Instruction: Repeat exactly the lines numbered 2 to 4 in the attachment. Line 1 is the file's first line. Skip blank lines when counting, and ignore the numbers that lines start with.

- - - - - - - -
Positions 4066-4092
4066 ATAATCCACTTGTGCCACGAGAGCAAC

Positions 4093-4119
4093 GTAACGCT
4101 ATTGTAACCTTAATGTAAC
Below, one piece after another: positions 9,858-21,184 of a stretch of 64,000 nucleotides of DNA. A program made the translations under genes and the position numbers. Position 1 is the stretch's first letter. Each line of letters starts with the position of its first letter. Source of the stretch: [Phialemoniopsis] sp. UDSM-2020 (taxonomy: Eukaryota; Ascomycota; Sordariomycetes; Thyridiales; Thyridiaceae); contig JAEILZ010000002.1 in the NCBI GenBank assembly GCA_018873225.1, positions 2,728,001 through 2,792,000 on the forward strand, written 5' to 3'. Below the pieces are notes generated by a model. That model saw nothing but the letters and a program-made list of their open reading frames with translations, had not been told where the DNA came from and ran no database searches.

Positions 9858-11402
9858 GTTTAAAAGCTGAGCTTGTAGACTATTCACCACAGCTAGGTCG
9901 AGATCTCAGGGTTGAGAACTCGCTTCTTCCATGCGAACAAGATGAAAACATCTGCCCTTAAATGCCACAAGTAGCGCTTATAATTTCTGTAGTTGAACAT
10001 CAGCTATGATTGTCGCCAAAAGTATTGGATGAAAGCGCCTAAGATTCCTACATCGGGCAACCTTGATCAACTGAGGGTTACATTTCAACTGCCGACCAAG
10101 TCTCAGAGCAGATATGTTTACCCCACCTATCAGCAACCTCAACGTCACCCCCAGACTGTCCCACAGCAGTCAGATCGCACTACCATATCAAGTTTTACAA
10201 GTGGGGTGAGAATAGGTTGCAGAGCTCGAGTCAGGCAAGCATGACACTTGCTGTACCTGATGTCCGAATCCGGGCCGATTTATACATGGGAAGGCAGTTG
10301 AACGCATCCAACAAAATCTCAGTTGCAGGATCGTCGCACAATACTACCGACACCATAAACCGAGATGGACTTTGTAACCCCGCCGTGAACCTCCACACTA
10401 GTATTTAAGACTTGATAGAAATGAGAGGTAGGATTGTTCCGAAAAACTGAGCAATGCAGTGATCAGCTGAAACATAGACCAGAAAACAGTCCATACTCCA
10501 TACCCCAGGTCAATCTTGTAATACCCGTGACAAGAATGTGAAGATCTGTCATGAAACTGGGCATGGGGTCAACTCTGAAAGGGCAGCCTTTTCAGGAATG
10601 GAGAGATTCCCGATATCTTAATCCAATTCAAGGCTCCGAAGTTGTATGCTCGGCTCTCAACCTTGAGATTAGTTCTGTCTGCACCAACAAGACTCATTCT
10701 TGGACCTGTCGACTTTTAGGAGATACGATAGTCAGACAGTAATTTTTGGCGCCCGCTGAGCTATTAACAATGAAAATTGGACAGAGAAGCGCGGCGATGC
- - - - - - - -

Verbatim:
4066 ATAATCCACTTGTGCCACGAGAGCAAC

Positions 4093-4119
4093 GTAACGCT